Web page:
Monday, 14 February 2011

Farewell A Foundation

Farewell A Foundation, we barely knew ye…. Well, I – still a fairly recent import to this city – did anyway.

With the news that A Foundation is now no more, I was initially reticent about joining in with the general wailing and gnashing of teeth, but like the proposed sell-off of the collection of Southampton Art Gallery, I find myself feeling both somewhat quizzical and absolutely disgusted.

Yes, not every experience I had within A Foundation’s industrial walls was gilded. I can count some of the most queasily gauche, self aware and un-self-conscious example of contemporary art that I’ve seen in recent years as elements in exhibitions at A Foundation.

But still, it’s a great shame that it’s been wound up with a whimper, noticed only by premiere Liverpool blog Seven Streets. Whatever the consistency of the work on display, Seven Streets are so right to recognise it’s programme as possibly the most dynamic, challenging and exciting in the city.

Beyond the clearly discernible tragedy for contemporary art in Liverpool, I’ve got two burning questions:

One. What the hell is the point of the Baltic Triangle now? Apart from CUC it has very little to tempt me, and it’ll take something very special to tempt me into the oppressive confines of the Novas Centre. Now, unless I'm buying a shed or getting my non-existent car painted, why would I go to the Baltic Triangle?

Two. What does this spell out for the Biennial? After Biennial Artistic Director Lewis Biggs’ volatile blog about funding cuts back in November – which made the organisations seem to be visibly floundering even before the axe has fallen – the closure of A Foundation can only seem like a body blow. The loss of such a space (in addition to whatever funding disaster it will have to pass through in the following months) will surely have a huge impact on what the Biennial can offer in 2012. 

But right now I can only mutter and sigh and ponder what this means for quality visual art in Liverpool. I have no more information than Seven Streets, and I am very aware of the brutality of cuts that are painfully imminent and will be on going for the foreseeable future. Overshadowed by the nose drive the Liverpool Boat Show just took, this won't be the last asset to disappear from Liverpool's cultural ecosystem.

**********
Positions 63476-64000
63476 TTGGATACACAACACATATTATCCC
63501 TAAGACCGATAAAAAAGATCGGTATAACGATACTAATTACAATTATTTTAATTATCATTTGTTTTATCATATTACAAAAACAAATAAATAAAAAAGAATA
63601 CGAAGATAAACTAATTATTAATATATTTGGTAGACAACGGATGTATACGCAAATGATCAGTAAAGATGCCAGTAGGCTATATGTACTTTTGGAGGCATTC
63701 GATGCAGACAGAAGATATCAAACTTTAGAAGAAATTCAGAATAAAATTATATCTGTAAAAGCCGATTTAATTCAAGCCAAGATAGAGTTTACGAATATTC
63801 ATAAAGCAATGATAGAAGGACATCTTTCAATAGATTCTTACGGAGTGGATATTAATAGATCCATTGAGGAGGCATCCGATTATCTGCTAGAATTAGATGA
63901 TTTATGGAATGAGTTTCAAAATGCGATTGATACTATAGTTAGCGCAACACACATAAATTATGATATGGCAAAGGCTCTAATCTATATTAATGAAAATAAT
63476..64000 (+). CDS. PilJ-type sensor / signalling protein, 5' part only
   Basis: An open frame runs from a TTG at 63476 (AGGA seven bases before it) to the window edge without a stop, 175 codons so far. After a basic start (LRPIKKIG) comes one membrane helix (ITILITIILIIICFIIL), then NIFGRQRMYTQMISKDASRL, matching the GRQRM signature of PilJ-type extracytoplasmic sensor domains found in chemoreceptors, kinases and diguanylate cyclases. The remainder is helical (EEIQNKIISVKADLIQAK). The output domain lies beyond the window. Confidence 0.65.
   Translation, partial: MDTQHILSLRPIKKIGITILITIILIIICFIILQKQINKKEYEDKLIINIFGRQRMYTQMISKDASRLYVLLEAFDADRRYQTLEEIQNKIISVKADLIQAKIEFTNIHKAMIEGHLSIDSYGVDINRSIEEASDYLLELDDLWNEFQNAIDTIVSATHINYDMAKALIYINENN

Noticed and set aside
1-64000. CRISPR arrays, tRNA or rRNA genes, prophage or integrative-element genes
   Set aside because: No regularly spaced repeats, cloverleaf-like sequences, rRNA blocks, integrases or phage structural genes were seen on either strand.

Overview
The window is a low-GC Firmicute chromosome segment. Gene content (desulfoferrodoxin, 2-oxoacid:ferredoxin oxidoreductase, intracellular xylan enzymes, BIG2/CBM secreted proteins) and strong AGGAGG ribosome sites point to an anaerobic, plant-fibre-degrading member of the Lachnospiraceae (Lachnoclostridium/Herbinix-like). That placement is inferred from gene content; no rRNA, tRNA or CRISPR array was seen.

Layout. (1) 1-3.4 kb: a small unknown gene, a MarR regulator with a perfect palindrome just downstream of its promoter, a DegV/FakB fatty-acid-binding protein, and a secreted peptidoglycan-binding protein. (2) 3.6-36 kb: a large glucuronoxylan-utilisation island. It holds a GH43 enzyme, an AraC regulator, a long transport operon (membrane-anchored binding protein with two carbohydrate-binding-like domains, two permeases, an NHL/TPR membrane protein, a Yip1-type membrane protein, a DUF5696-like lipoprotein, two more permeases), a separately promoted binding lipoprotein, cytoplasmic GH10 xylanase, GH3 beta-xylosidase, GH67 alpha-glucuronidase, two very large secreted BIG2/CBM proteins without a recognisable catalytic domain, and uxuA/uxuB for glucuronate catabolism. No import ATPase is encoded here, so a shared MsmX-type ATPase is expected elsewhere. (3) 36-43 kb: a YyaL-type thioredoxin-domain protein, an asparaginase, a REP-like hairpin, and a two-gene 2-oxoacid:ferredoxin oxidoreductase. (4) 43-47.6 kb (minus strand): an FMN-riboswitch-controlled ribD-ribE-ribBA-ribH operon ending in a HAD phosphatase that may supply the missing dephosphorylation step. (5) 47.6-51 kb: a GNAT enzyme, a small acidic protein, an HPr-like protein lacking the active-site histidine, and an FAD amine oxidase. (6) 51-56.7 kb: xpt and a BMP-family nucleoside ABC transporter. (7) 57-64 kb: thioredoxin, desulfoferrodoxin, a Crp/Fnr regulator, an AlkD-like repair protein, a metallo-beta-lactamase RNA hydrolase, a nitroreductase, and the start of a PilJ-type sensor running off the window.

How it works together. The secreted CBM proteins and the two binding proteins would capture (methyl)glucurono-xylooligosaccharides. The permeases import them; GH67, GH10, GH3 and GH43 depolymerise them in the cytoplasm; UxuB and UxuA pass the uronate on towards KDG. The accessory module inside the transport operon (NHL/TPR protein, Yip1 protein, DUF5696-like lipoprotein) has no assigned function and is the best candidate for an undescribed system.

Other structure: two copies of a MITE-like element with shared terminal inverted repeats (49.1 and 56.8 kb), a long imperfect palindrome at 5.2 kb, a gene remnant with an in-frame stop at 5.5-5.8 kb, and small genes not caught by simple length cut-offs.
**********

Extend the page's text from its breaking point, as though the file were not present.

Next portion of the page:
Anyway, bye bye A Foundation, I hope your legacy is more than a swathe of Big Society art students who couldn’t curate their arse from their elbow. Where else in Liverpool would I have been able to re-encounter Jacob Dahlgren’s Colour Reading Context?

Sunday, 13 February 2011

What would be in your dream art collection?

A Collector's Eye is an exhibition of paintings from the Schorr Collection assembled by a private collector, and it opens at the Walker Art Gallery next week. The exhibition promises to feature five centuries of art ranging from 15th-century devotional images to 19th-century French Impressionist landscapes. Old Master artists Rubens, El Greco, Delacroix and Cranach are included alongside Impressionists such as Pissarro and Sisley.

It’s an interesting departure from the on going trend for exhibitions based upon extremely didactic concepts, an emphasis on telling art as a heavy handed biographical or teleological story I've always round annoying. Some might find a basis in the personal tastes of a private collector problematic, but I hope the selection of works in an exhibition curated along these principals will be much closer to the diverse and changing relationship with art that most of us have.

The organisers also ask the question, what would be in your dream art collection? and I feel compelled to day-dream up an answer. 

To start with, if we are allowed to get greedy, can I have a couple of the Marie de’ Medici cycle by Rubens (1577-1640)? If I had to pick just one, give me The Disembarkation at Marseilles (1622-25), deliciously dripping with allegory and bursting with bizarre perspective and plentiful cavorting sea maidens. In a skinny-obsessed world I find the expanses of doughy flesh positively refreshing!

I’d follow this with a healthy slice of Victorian life which a complete de-emphasis on the bloody Pre-Raphaelites. Give me some monkeys and polar bears by Edwin Landseer (1802-1873) and my favourite Polar pin-up Sir James Clark Ross (painted in 1834) looking young and dashing in a dead animal’s skin. Throw in some late J M W Turner (1775-1851) too, to dazzle and shimmer.

Next I would like to get a little patriotic and whimsical, and place the illustrations of John Bauer (1882-1918), Tove Jansen (1914-2001) and Elsa Beskow (1874-1953) next to each other - a delightful flock of trolls, fairies and woodland creatures. Equally whimsical, I’d compliment the visual dreams of Odilon Redon (1840-1916) with the Art Deco graphical delights of Edouard Benedictus (1879-1930).

What else? Getting a little more modern, let’s have a healthy serving of Graham Sutherland (1903-1980) and Paul Nash (1889-1946) - skipping over anything too war-focussed for some of their lovely organic-architectural fantasies.

I’d also pinch Eduardo Paolozzi’s (1924-2005) Collage from BUNK from the Tate Modern, and ship Frida Khalo’s (1907-1954) Self-portrait with Thorn Necklace and Hummingbird over from the US.

To round things off give me Rodney Graham’s (1949- ) Rheinmetall/Victoria 8, and finally all on it’s own in a big blue room, in absolute pride of place, let's enjoy Henri Rousseu’s (1844-1910) languorous Sleeping Gypsy.

I could go on... but it’s a little akin to torture. Like most people my art collection is just a hodgepodge assortment of tattered posters and prints... *sigh*

Collector's Eye is at the Walker Art Gallery, Liverpool, 18 February to 15 May 2011